For example, in the case of recommendation, instead of using only customer purchase data, by combining it with customer attribute data and product browsing history, etc., we can improve the conversion rate (CVR) of recommended products. In order to pursue this and maximize its effect, we aim to increase the data for combination as much as possible. As the types of data that are combined increase, it becomes more difficult for humans to define models to effectively integrate the data. In the business world, there are various practical restrictions on the use of time and budget, and under such unforgiving constraints, we are reaching the limit of the number of possible data combinations that can be conceived of by humans.

Supervised learning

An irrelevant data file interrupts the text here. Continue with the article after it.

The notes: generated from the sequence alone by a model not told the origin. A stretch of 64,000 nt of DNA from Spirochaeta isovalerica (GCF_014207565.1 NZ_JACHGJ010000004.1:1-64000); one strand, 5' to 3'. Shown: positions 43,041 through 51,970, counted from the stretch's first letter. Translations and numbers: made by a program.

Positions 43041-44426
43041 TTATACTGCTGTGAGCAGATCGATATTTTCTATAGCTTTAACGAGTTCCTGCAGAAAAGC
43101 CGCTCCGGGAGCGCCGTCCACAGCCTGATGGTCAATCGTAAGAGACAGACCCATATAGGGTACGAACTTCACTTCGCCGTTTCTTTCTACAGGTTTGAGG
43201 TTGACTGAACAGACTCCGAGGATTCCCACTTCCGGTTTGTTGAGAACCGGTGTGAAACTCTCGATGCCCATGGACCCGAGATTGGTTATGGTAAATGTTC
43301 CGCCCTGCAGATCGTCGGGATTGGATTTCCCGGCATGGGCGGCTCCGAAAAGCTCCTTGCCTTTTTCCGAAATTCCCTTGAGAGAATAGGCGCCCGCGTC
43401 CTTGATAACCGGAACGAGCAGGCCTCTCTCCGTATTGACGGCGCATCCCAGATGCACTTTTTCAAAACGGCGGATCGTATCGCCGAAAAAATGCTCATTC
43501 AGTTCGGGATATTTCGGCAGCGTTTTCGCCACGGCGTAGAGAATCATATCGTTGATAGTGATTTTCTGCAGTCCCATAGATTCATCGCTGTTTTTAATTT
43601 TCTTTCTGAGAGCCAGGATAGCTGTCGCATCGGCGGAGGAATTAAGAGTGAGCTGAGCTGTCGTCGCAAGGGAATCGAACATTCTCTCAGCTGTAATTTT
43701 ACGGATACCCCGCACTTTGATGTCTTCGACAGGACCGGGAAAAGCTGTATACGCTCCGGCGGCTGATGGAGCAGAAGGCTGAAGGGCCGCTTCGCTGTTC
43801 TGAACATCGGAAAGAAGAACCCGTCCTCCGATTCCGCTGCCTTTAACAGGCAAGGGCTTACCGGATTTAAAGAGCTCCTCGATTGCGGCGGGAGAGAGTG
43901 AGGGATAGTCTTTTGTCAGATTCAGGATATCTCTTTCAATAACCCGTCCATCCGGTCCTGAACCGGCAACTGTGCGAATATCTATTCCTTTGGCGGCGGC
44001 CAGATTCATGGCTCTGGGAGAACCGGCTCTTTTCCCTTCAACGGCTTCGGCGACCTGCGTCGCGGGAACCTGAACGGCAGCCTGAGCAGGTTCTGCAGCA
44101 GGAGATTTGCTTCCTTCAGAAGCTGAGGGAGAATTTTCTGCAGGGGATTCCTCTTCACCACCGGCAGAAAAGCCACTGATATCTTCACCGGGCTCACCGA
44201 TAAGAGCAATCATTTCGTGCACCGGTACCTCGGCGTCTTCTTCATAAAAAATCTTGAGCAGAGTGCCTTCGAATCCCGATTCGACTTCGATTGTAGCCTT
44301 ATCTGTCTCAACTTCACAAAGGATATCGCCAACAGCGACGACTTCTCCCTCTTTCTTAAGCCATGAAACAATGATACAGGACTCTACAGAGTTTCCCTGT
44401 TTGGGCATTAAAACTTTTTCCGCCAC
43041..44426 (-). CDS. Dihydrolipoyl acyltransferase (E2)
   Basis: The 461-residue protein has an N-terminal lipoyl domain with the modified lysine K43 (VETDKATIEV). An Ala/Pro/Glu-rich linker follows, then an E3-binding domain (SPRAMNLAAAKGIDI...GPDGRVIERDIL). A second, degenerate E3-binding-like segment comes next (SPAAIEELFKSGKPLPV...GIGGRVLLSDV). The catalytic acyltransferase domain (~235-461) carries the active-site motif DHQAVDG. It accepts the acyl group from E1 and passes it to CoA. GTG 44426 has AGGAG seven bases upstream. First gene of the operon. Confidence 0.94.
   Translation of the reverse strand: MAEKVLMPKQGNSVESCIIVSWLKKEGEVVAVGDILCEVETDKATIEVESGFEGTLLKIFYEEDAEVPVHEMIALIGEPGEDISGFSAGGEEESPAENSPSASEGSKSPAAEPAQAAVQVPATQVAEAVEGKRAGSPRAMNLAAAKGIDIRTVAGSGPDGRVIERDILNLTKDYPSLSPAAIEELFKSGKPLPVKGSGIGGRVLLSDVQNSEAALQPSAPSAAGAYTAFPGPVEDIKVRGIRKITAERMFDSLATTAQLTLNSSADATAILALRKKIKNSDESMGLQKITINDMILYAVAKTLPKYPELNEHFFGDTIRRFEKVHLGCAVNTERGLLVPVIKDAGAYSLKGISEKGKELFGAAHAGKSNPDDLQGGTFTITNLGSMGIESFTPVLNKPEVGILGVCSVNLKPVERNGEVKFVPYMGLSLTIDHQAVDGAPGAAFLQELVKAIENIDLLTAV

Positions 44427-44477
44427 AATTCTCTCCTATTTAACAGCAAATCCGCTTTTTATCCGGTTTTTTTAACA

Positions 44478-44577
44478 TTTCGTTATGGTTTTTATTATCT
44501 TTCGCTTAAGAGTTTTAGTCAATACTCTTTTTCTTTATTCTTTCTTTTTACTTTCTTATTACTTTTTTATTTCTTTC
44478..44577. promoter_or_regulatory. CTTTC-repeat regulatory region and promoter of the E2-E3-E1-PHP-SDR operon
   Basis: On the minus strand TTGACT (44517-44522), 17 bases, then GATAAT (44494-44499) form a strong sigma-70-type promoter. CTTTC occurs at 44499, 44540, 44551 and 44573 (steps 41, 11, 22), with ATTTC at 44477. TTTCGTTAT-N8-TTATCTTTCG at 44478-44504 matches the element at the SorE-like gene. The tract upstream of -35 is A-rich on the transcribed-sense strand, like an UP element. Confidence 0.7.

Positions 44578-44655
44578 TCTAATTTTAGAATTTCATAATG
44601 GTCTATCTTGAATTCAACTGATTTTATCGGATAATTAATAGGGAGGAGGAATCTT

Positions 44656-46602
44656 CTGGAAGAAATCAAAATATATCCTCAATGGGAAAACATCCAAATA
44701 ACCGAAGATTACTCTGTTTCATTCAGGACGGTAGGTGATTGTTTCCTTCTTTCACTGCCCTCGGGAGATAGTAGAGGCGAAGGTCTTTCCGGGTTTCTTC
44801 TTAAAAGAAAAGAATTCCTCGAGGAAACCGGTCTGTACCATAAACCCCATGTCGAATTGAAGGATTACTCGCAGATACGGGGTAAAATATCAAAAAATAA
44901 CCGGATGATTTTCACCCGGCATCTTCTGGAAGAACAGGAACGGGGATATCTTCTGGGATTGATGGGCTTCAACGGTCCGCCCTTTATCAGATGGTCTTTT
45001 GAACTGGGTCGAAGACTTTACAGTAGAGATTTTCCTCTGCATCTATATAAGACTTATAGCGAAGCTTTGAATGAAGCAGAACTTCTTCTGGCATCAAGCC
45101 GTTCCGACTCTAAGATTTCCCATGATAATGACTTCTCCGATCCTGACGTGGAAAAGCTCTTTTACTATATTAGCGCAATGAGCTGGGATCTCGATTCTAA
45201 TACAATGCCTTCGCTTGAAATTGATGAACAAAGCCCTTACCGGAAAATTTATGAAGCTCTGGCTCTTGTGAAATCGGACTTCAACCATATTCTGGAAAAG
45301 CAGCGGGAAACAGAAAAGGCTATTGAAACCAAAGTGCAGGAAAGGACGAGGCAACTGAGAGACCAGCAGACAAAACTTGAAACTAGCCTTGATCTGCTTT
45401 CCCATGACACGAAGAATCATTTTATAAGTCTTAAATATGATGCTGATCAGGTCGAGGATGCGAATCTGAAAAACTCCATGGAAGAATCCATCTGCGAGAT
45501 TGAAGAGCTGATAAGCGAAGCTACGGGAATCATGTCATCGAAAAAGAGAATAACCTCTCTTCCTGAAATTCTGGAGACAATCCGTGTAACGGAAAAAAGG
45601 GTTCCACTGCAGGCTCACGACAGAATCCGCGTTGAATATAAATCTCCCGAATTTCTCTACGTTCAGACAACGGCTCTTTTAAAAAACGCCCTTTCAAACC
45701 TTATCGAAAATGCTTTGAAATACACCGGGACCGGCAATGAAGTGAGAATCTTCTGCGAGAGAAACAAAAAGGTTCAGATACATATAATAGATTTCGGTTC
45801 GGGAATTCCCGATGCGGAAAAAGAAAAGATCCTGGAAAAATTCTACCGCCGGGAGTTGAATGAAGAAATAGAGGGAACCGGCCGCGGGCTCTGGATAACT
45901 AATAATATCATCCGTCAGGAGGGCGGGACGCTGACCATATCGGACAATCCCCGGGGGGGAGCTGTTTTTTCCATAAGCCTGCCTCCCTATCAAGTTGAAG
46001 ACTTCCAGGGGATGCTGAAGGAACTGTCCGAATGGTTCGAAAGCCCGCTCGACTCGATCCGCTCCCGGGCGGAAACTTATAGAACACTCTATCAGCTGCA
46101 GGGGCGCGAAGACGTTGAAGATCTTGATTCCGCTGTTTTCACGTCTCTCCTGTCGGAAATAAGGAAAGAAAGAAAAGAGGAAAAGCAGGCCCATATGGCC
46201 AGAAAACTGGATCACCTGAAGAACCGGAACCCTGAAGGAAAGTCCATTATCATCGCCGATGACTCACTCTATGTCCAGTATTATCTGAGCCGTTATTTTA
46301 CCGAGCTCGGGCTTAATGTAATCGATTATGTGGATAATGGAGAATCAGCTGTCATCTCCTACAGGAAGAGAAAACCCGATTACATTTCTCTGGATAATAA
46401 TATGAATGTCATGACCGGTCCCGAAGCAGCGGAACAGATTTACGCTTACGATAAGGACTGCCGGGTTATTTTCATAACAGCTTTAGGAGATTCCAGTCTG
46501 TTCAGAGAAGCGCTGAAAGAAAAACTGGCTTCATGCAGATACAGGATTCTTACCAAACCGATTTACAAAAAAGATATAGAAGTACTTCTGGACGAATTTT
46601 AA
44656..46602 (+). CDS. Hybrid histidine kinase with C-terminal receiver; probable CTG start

The application of machine learning in EC is extremely wide ranging. The first methods of machine learning that you need to know are the two major categories: supervised learning and unsupervised learning. In supervised learning, sample data provided in advance is treated as a “teaching sample”, i.e., training data, and data identification and derivation of rules is conducted based on that. For example, (although I’ll start with one that you may think it not really machine learning) regression analysis, which is the most typical method of supervised learning and is known as a statistical method, is used in EC for trend prediction such as forecasting which products will sell well. In Rakuten, we have had a department working with big data for about five years. They build systems that predict product sales volume and take account of seasonality and other events using a non-linear regression model. This system estimates the sales of each product by making it learn using sales volume as the response variable, and date, time, month-end, national holiday, sales promotions (campaigns, etc.), weather and temperature, etc. as explanatory variables, and drawing out relationships and rules to predict the sales of each product. Notice that weather is one of the explanatory variables. Usually, when it rains or snows heavily, EC sales increase. That’s what’s interesting here. The sales volume of minor products can be predicted to a high degree of accuracy, so we often make surprising discoveries. The accuracy of predictions made by humans is necessarily poorer. Almost 200 million products are currently traded on Rakuten and the volume of long tails is enormous, so we cannot cover all of them. That’s why a platform like this is needed. Since it doesn’t rely on manpower, we can avoid huge losses caused by mistaken orders and can bring risk down to a controllable level.